Powell City Council race
Hrivnak's push helped city's momentum begin
As vice president of Powell City Council, president of council's development committee and president of the Powell Community Improvement Corp., Jim Hrivnak has been at the center of many of the changes that have occurred in the city over the last eight years.
Hrivnak said he'd like to continue his involvement by asking voters to re-elect him to a third term Nov. 5.
"We've got lots of development plans, annexation requests, continued traffic problems and capital improvements that are underway. The city has got momentum right now," he said. "That momentum started while I was on council and the work that I've been doing is a big part of that momentum, which needs to continue."
Hrivnak is one of seven candidates on the ballot fighting for four open seats. His opponents are fellow council members Sara Marie Brenner, Tom Counts and Brian Lorenz, as well as Francis Bertone, Sarah Minto and Daniel Swartwout.
As president of the council's development committee, Hrivnak has led the process of planning for capital improvements that will be funded via a tax-increment financing district and levy funds. Those improvements include the Murphy Parkway extension and possible bike-path connections and turning lanes at the Four Corners. He's also worked to make the railroad crossing on Powell Road safer by asking council to reduce speed limits near the crossing and to improve warning signs.
Hrivnak said improvements that aren't as glamorous to voters are nonetheless important to him, such as ensuring the city continues to plan for storm sewer and street maintenance.
But his attention to infrastructure and development isn't limited to city projects, Hrivnak said. He also has a vision for how he'd like businesses and housing developments to shape the city.
"The city is going to continue to grow, and I think we want it grow in a fashion that people still can call it small-town Powell," Hrivnak said. "We have to be careful how that happens and I think that type of growth we want, we've been able to target so far."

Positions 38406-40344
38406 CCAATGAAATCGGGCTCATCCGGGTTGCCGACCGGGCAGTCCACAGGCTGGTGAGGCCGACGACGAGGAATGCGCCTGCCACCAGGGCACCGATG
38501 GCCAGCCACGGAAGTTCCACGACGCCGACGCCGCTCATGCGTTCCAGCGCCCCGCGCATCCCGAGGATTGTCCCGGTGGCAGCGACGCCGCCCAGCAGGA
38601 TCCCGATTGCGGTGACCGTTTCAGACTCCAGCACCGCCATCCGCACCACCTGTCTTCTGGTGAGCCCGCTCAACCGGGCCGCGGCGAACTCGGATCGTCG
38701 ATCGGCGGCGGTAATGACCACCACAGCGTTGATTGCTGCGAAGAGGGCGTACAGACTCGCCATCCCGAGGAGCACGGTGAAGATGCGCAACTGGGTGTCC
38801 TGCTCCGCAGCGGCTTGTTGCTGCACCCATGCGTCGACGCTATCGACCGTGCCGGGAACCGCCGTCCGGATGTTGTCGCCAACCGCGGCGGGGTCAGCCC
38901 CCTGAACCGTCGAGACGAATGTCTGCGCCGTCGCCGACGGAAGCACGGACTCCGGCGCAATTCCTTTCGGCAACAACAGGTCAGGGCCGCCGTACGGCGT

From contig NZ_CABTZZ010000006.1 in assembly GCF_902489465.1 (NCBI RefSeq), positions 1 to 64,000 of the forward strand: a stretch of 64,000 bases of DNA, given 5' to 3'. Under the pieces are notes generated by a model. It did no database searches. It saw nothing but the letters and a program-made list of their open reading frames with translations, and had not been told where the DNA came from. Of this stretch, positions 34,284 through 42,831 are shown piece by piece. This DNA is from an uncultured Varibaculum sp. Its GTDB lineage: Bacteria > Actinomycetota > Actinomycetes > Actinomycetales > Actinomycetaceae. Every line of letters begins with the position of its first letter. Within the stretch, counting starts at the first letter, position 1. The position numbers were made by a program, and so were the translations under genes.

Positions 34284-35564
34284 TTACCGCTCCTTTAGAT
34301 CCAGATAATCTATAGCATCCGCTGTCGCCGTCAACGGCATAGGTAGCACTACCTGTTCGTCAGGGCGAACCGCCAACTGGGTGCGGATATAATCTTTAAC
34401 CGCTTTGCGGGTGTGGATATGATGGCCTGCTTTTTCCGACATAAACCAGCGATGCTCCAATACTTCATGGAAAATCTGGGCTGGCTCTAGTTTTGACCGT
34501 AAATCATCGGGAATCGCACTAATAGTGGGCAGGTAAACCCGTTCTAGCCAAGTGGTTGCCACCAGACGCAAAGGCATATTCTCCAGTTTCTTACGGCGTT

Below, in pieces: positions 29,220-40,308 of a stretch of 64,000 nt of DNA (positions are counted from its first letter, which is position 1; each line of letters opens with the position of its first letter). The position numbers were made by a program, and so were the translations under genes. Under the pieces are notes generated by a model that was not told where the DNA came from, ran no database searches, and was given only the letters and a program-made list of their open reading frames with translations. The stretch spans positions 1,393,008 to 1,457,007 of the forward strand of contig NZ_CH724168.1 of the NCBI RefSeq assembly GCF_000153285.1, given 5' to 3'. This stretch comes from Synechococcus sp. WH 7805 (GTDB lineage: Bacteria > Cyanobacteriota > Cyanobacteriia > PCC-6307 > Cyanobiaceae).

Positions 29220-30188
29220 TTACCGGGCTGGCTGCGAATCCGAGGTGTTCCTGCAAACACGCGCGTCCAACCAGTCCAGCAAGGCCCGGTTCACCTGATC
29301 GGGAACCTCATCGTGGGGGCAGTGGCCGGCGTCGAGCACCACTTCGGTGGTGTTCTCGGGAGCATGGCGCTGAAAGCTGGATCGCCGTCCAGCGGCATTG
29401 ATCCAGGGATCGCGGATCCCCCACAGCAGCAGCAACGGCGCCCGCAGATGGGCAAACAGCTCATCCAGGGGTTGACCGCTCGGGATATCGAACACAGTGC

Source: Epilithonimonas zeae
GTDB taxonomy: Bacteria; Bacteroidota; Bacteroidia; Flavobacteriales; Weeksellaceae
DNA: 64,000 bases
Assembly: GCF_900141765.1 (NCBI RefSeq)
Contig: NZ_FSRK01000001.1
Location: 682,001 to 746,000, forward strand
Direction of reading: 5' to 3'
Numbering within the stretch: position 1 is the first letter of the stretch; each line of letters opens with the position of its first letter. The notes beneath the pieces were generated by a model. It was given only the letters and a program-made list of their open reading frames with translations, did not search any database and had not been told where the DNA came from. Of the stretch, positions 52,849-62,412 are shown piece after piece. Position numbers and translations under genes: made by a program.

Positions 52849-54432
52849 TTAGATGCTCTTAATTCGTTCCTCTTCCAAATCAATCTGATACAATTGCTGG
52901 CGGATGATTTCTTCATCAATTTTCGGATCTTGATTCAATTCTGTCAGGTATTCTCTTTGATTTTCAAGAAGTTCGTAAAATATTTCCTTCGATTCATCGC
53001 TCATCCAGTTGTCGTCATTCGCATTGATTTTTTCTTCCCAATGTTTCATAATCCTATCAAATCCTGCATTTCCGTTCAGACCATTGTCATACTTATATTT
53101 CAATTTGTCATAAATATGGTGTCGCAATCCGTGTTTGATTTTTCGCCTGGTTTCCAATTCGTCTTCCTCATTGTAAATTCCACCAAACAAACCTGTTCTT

The Powell CIC, which Hrivnak has headed since its inception in 2010, has had a hand in bringing business to Powell and retaining jobs at current businesses.
Hrivnak said he'd like council to continue to control the growth of the city so that its tax base is best served by businesses that fit the current infrastructure and are beneficial to residents.
The CIC has negotiated job-creation agreements with the Market at Liberty Crossing and Giant Eagle and has collaborated with Aeroflex to retain jobs within the city. Hrivnak credited the CIC with making agreements that swayed AFK Partners, TekOrange and Stump-Bardash to relocate to Powell.
The CIC also created the 44 Center for Business, which serves as an incubator for small businesses.
"The growth of the city is happening in more ways than it did years ago and it's important that we look carefully to make sure any expansion makes economic sense for the city," he said.
Hrivnak, 53, is a senior engineer at Veyance Technologies in Marysville, where he has worked for 31 years. Prior to serving on council, he was a member of the board of zoning appeals and the planning and zoning commission. He is a trustee and treasurer for the Grandshire Homeowners Association.
He and his wife, Pam, have lived in Powell for 14 years. They have two daughters.